Those with a history of atopic dermatitis are more vulnerable still. About 50 percent of eczema patients have genetic mutations that contribute to weakened skin barrier function; these mutations affect the FLG gene that regulates the body’s production of filaggrin, a protein that is key in protecting the skin from water loss and external irritants. Their lips crack, scale, and bleed when triggers (such as winter weather) are encountered, and unlike a case of simple chapped lips, these flares can become chronic.


The higher sensitivity of the lips makes this cracking and scaling much more uncomfortable–and because we rely upon our lips for speech and eating, they are irritated further by constant movement and moisture

 

How It Presents


A person who has never experienced eczematous cheilitis might at first believe that their lips are simply chapped. The lips become red and dry, particularly at the vermilion margin and in the skin around it. The lips then begin to scale. Eventually, fissures (cracks) form in the insulted skin, which often leads to bleeding. Patients might then notice that the corners of their mouth become involved. 


The patient will experience irritation, dryness, and itching; tingling is occasionally experienced. The usual treatments for chapped lips fail to address the symptoms. A tertiary symptom is that of stress which is born form the eczema presenting itself.





What Causes Eczematous Chelitis?


Dermatologists take a thorough history when patients present with the fissuring, dryness, and redness associated with eczema of the lips. They will try to rule out other causes for the symptoms, such as psoriatic cheilitis (inflammation of the lips caused by psoriasis) or simple irritation caused by licking. If they diagnose eczema, they will then seek to narrow down the cause.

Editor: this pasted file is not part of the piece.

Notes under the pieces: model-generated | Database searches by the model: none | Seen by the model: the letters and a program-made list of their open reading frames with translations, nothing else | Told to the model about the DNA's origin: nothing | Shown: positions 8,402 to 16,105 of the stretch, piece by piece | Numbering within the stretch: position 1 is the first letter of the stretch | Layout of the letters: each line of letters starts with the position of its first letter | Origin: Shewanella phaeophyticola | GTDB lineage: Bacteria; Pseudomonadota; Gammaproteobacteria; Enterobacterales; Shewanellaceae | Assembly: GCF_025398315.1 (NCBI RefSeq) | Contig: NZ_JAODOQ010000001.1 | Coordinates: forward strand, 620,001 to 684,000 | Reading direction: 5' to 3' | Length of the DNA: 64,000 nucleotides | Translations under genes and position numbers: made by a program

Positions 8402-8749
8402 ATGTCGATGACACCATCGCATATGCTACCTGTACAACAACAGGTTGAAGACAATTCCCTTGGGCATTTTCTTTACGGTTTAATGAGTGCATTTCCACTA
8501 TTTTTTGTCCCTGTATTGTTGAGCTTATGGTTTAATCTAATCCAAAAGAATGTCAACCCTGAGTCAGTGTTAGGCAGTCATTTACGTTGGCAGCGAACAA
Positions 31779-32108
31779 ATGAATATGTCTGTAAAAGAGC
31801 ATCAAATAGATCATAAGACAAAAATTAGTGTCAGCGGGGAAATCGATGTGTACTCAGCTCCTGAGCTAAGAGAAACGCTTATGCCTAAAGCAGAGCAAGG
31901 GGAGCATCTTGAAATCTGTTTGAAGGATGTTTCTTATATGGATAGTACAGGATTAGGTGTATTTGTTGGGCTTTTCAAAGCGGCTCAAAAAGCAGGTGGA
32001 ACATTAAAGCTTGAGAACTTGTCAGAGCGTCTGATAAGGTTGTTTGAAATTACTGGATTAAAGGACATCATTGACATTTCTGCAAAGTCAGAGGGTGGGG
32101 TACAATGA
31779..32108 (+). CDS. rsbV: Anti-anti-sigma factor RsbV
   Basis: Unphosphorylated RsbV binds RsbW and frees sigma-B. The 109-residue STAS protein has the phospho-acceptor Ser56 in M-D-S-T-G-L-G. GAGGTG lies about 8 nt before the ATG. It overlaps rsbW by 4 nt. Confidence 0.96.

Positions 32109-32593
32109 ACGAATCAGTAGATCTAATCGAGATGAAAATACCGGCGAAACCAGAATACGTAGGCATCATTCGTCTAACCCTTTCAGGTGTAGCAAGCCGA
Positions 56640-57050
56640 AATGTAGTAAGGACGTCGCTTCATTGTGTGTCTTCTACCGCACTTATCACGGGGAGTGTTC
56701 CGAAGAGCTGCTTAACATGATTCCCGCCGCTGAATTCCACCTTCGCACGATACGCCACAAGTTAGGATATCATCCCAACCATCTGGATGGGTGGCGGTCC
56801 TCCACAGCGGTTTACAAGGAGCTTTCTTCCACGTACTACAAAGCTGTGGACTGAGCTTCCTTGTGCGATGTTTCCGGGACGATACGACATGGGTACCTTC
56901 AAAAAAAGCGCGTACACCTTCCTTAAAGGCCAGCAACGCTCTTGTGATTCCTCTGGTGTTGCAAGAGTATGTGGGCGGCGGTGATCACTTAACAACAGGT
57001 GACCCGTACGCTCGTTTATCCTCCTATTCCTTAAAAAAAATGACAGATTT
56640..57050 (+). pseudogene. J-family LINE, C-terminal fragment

The causes of eczema on the lips can be divided into endogenous  (factors present in the patient’s body, such as a pre-existing diagnosis of eczema) and exogenous (external sources of irritation and inflammation).


Atopic dermatitis is the most common endogenous cause of eczema on the lips. Many dermatologists report that 100 percent of their eczematous cheilitis patients already have a diagnosis of eczema. . 


The most common exogenous causes of eczematous cheilitis are personal hygiene products (like toothpaste), and cosmetics (like lipstick). Other causes can be related to allergens or irritants in foods.


Eczema on the lips is worsened by licking the lips. In much the same way that scratching can feed an itch/scratch cycle with other kinds of eczema, licking the lips feeds a self-reinforcing loop; licking brings momentary relief, but greater transepidermal water loss occurs as the saliva evaporates. As a result, the patient’s lips are even more irritated, leading the patient to lick them again. 


How Is It Treated? 


The elements of treatment for eczematous cheilitis are similar to any other eczema treatment. Triggers are identified and avoided where possible. The lips are moisturized with emollients; CeraVe and Aquaphor both offer lip balms containing ceramides, which eczematous lips tend to lack. After that, a topical steroid treatment is applied. It is important to note that dermatologists recommend a preparation with a small amount of corticosteroid (such as SmartLotionⓇ). 


Covering the lips with a thin layer of a heavy occlusive such as petrolatum (petroleum jelly, VaselineⓇ) can protect them from further irritation in excessively hot, cold, or windy climates. Products containing menthol, phenol, camphor, or alcohols should be avoided as they can worsen irritation. Some doctors recommend applying the occlusive multiple times every hour to prevent irritation and loss of moisture.